1. Lucy posits that if a person were able to somehow assess 100 percent of his or her brain capacity, he or she would be able to travel through time, from the Big Bang to the dinosaurs to the dawn of man to the end of the world, and gather all the wisdom from millennia and hand it over as a gift to humanity. This strikes me as perhaps an overrating of the brain’s capacity: I have no doubt that crosswords would become a lot easier at full power, but you’d have a hard time convincing me we wouldn’t mostly just use the extra horsepower to watch every episode ofKeeping Up With the Kardashians at once. Lucy is optimistic about the 100-percent thing, but more conventional about the brain at 50 percent, wherein the added hardware is put in the service of shooting a bunch of bad guys in the face. That seems more practical, and more fun.
2. The Lucy of the title is a student living in Taipei, played by Scarlett Johansson, who ends up dating the wrong guy, who forces her to deliver a package to a murderous drug lord (Oldboy‘s Min-sik Choi). The drug cartel in turn forces her, via her stomach lining, to transport a dangerous new drug, but when the packaging breaks, the drug leaks into her system and allows her brain to reach heretofore unexplored human levels of aptitude. One minute she’s hungover and trying to ditch her loser boyfriend, the next she’s taking out a whole squad of hitmen, x-raying her roommate’s organs with a single touch, and infiltrating every computer system on earth. It’s a helluva drug.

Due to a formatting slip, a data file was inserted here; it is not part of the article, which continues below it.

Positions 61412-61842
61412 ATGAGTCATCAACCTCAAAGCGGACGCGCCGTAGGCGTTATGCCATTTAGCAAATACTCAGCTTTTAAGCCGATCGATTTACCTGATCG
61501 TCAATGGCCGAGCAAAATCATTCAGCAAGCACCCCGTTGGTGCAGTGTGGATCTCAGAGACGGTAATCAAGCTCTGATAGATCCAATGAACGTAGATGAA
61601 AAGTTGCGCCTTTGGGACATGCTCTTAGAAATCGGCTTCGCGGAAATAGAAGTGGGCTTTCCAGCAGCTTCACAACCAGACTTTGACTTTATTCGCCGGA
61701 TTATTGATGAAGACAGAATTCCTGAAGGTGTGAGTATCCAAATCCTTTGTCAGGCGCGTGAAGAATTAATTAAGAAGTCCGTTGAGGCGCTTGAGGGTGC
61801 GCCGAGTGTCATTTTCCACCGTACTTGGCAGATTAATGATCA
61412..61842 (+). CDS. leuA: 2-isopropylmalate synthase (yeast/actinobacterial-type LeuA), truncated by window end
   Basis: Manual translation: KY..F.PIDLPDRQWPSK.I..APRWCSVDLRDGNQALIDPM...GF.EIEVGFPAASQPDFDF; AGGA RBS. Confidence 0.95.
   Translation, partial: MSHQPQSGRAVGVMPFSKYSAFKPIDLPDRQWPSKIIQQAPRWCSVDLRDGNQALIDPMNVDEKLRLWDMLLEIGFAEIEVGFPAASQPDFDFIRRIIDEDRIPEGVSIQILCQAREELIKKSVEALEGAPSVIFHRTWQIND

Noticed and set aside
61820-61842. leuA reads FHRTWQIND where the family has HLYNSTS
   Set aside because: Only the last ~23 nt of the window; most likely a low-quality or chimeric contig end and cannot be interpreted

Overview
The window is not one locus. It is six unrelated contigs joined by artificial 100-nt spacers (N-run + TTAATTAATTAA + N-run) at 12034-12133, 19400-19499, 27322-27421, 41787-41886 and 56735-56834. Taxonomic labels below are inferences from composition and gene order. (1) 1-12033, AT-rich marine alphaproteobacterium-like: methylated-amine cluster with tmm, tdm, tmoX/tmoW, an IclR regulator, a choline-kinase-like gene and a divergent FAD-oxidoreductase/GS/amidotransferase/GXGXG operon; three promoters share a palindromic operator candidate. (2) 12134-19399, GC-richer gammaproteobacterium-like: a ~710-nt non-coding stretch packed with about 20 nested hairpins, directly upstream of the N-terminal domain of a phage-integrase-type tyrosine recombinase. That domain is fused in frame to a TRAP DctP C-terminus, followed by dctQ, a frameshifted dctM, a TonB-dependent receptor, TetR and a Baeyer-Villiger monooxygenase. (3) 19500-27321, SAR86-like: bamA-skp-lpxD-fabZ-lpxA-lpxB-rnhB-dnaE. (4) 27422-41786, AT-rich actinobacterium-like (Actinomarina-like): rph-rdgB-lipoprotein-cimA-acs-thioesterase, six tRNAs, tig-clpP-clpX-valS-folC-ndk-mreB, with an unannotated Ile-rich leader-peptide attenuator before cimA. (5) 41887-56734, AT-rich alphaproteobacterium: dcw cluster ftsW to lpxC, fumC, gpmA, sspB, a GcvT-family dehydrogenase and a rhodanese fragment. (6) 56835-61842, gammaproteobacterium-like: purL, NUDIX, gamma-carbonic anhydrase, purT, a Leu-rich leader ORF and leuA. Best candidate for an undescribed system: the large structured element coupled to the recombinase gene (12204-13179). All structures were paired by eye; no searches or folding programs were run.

3. The plot mostly involves Lucy avoiding the drug lord and his minions while attempting to download all the universe’s mysteries onto a USB drive for Morgan Freeman, who is some sort of expert on the brain. (Freeman’s only job anymore is to gravely intone ridiculous exposition.) The movie is sold as Johansson kicking butt and wiping guys out, but it’s only briefly that; the movie could use more fight scenes, actually, as Johansson has a way of standing oddly outside her action sequences, like Neo when he almost absent-mindedly beats up henchmen while barely paying attention. Mostly, she just discovers her powers and tries to harness them before her the drugs destroy her.
4. The movie flies by so quickly—it’s barely 90 minutes long—that it never gives you any time to stop and think about how ludicrous it all is. This is a feature, not a bug. Lucy is all about the rush, and even though director Luc Besson isn’t the most hellzapoppin breakneck batshit director anymore—in his mid-fifties now, the La Femme Nikita savant is sorta old-fashioned at this point—he still has a gas flinging from one bit of silliness to another. There are nods at deeper themes of time and eternity, but they’re just nods, the way you nod to someone as they sprint past you in the opposite direction. (At points, the film feels like The Tree of Life made by an idiot on amphetamines.) It never explores the philosophical ramifications of its premise, and man, why would it? Would you really expect it to? Would that somehow make anyone like it more? Just floor it: We’ll figure out where we are later.
5. Holding all this together is Johansson, who has the exact right take on the material: slightly invested, mostly removed, observing it all with a sly grin. In many ways, her Lucy is a spiritual sister to her alien character in (the far superior) Under the Skin, a dispassionate witness to human frailty, above it all, hyper-intelligent, almost bemused by it all. (Given her character’s ability to reach higher planes of understanding, there are similarities to her voice-work in Her, as well.) She continues to surprise—she’s the rare actress who uses her obvious sex appeal in service of a cutting intelligence, almost a gateway drug into something more probing and seductive. I’m not sure she’s given a great performance yet, but she’s never given a boring one.Lucy isn’t nearly as smart as it pretends to be, but it doesn’t need to be. It has a movie star at its center who can more than take care of that on her own.